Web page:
• According to an example embodiment, the target natural language may include one of the at least one embedded natural language and the first natural language.
  • FIGS. 4 a-4 b are a flowchart illustrating example operations of the system of FIG. 1. In the example of FIG. 4, a communication object may be received that includes a plurality of object words (402). For example, the communication object 106 may include a text phrase, a document, or a group of object words 108 scanned or received by speech sensors. For example, the communication object 106 may be received by the receiving engine 104 discussed above. The communication object may be parsed to identify each of the object words as tokens (404). For example, the parsing engine 154 may parse the object words 108, as discussed above.
  • A first natural language and at least one embedded natural language different from the first natural language that are associated with the plurality of object words may be determined, based on a language analysis of the tokens (406). For example, the language determination engine 114 may determine the first natural language and the at least one different embedded natural language associated with the plurality of object words 108, as discussed above.
  • Tokens associated with the first natural language and tokens included in at least one embedded word phrase associated with the at least one embedded natural language may be translated, via a translating device processor, to a target natural language, based on at least one context associated with the communication object (408). For example, the embedded phrase translator engine 124 may perform the translations, as discussed above.
  • According to an example embodiment, at least one transliterated word included in the tokens may be determined, each transliterated word including a transliterated character string (410). For example, the transliterated word detection engine 128 may determine transliterated words 130, 132 included in the communication object 106, as discussed above. For example, the object word “mo7afez” may be identified as an Arabic transliterated word 132 by the transliterated word detection engine 128.
  • According to an example embodiment, the at least one transliterated word may be converted to a non-transliterated script representation associated with one of the at least one embedded natural language, the first natural language, and the target natural language (412). For example, the transliterated word conversion engine 134 may convert the Arabic transliterated word “mo7afez” to a non-transliterated Arabic script representation “
    Figure US20120253785A1-20121004-P00006
    ”, as discussed above.
  • According to an example embodiment, translating the tokens may include translating, via the translating device processor, the tokens associated with the first natural language and the tokens included in embedded word phrases associated with the at least one embedded natural language to a target natural language object, based on at least one translation function of attributes associated with candidate translational phrases associated with the communication object to generate a ranked list of candidate translation phrases (414).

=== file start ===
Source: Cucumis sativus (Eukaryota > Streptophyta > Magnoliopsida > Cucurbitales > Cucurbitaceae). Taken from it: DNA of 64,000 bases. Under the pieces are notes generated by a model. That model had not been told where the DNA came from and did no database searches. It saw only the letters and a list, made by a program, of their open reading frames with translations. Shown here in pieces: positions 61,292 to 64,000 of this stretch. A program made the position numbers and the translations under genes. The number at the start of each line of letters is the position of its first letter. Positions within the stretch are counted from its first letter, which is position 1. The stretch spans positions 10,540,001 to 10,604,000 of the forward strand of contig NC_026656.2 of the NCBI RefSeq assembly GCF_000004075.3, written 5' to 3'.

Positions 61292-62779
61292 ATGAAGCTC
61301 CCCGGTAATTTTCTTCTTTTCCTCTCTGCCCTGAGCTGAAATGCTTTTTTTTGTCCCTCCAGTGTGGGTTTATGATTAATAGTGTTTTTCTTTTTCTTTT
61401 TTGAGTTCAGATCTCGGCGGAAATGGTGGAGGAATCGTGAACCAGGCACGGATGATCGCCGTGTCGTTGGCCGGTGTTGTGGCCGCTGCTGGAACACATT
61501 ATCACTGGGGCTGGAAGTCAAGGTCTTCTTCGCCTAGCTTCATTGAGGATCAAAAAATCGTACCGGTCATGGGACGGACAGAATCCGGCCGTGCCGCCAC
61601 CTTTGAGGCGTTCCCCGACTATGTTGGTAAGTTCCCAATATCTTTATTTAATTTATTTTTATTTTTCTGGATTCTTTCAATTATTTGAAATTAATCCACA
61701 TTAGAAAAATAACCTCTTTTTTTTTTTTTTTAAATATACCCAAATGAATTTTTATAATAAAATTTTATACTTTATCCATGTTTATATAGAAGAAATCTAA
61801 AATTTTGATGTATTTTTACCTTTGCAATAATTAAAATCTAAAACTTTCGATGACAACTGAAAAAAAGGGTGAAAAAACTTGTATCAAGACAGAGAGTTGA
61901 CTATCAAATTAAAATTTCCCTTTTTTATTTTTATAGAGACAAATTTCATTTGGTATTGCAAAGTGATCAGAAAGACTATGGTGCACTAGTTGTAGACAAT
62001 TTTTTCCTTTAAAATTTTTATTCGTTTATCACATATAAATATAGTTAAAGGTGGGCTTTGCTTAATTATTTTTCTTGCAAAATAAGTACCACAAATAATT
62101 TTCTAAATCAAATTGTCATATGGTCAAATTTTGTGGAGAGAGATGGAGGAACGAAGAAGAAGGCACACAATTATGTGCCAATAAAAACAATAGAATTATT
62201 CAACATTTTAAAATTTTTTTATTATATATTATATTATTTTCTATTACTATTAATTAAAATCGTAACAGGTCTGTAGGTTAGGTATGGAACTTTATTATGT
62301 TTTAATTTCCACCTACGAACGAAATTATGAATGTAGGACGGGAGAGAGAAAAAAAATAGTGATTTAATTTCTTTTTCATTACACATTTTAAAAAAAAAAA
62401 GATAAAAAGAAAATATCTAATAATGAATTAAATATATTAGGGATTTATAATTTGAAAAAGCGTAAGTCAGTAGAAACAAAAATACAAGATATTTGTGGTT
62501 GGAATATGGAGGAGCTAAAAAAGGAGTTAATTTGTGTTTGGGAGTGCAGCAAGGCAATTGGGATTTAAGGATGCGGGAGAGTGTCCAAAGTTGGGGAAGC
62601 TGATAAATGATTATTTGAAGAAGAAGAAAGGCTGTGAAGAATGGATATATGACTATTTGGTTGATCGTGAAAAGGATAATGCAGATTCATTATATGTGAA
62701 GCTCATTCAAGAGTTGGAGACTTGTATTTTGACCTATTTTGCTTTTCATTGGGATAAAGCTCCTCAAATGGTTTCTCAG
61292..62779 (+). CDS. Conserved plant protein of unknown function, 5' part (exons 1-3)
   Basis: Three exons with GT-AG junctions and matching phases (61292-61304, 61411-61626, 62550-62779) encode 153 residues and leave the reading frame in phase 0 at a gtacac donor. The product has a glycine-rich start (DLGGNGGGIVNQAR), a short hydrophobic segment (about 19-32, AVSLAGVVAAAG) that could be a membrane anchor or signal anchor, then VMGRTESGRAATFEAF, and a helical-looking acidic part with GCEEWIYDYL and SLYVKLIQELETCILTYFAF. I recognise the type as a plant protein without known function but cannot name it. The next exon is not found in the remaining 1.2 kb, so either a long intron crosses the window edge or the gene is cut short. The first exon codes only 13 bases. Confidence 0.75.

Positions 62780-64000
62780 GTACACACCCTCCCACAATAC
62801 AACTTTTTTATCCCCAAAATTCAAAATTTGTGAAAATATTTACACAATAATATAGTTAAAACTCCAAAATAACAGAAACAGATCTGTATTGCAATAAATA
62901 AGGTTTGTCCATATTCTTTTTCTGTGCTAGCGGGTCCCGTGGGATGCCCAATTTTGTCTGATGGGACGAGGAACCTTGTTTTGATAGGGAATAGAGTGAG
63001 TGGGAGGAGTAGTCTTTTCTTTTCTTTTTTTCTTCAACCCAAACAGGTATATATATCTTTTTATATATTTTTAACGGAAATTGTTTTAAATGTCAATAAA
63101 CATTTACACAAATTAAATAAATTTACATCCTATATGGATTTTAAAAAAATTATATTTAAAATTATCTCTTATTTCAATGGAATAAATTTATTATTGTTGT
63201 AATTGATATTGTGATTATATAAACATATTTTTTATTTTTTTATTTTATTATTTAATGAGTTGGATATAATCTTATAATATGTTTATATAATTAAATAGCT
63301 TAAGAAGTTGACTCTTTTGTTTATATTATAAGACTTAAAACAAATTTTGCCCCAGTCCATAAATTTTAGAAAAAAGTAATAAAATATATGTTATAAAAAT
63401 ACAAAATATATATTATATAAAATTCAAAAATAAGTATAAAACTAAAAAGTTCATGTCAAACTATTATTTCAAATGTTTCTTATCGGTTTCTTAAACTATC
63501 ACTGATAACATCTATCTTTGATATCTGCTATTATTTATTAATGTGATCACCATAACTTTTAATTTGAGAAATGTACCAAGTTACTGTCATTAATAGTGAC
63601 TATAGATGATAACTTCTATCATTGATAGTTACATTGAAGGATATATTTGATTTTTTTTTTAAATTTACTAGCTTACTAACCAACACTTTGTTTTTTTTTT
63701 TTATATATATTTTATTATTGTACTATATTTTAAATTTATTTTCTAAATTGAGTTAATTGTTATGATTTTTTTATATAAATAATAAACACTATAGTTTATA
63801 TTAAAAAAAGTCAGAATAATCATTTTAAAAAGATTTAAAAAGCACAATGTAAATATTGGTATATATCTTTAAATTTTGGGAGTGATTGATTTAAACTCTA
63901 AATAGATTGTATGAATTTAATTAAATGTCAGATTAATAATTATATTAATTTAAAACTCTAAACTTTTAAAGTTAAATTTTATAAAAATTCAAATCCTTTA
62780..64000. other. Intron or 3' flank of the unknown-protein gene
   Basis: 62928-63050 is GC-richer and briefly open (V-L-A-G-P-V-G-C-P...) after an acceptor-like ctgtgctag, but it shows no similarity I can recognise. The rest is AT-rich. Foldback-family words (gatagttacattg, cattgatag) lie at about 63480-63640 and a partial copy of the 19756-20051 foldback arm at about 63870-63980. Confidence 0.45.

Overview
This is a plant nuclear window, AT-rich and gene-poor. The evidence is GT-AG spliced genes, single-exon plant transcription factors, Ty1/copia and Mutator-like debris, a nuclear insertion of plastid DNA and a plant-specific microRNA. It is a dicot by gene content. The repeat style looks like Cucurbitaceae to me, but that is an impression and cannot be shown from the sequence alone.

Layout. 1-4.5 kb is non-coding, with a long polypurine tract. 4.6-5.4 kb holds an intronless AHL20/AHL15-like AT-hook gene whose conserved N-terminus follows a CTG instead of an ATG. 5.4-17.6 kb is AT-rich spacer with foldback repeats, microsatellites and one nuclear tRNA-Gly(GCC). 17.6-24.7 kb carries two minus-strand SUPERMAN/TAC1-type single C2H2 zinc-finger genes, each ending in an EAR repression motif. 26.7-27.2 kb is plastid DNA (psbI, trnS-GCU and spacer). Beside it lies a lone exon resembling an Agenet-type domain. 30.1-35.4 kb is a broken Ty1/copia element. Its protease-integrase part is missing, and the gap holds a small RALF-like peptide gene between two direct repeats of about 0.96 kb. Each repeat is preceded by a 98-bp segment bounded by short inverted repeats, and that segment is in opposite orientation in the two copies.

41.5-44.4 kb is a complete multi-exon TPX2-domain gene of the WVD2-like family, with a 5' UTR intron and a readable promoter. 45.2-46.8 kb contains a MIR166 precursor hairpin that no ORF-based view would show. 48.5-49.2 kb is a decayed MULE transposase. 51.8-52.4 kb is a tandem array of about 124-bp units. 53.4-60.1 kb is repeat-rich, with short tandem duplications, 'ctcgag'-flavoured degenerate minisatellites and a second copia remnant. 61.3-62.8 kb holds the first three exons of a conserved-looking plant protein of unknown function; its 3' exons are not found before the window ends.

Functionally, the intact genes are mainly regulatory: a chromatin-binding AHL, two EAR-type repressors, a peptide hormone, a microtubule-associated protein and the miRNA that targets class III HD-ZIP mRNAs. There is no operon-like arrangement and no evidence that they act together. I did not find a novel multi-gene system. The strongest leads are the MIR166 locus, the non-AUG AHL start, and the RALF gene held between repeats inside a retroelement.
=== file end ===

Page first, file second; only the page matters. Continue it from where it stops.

• According to an example embodiment, translating the tokens may include translating, via the translating device processor, the tokens associated with the first natural language and the tokens included in the at least one embedded word phrase associated with the at least one embedded natural language to the target natural language object, based on at least one of multiplying a translation model probability value by a language model probability value that are each associated with the communication object, determining a length of a translation, and determining a difference between a length of a phrase of object words associated with the at least one embedded natural language and a length of a phrase associated with the target natural language that corresponds to a candidate translation of the phrase of object words (416).
  • According to an example embodiment, the target natural language may be determined based on a received user input specifying the target natural language.
  • FIG. 5 is a block diagram of an example system for translation of multilingual embedded phrases. As shown in FIG. 5, an input word sequence 502 may be input to an example multilingual translation system 504 to generate an output word sequence 506. The input word sequence 502 may be depicted more formally as S=(F1 F2 F3 E1E2 F4 F5 F6 E3 F7 F8 F9 F10). For the example of FIG. 5, the words indicated as F1, F2, F3, F4, F5, F6, F7, F8, F9, and F10 may represent words associated with a first natural language, and the words indicated as E1, E2, and E3 may represent words associated with an embedded natural language. For example, the words indicated as F1 F2 F3 may represent a sequential string of English words, while the words indicated as E1E2 may represent a sequential string of Arabic words embedded in sequential strings of English words included in a communication object 106. Thus, the input word sequence 502 may include a sequence of three English words indicated as F1 F2 F3, followed by two embedded Arabic words indicated as E1E2, followed by three English words indicated as F4 F5 F6, followed by one embedded Arabic word indicated as E3, followed by four English words indicated as F7 F8 F9 F10, arranged in sequence.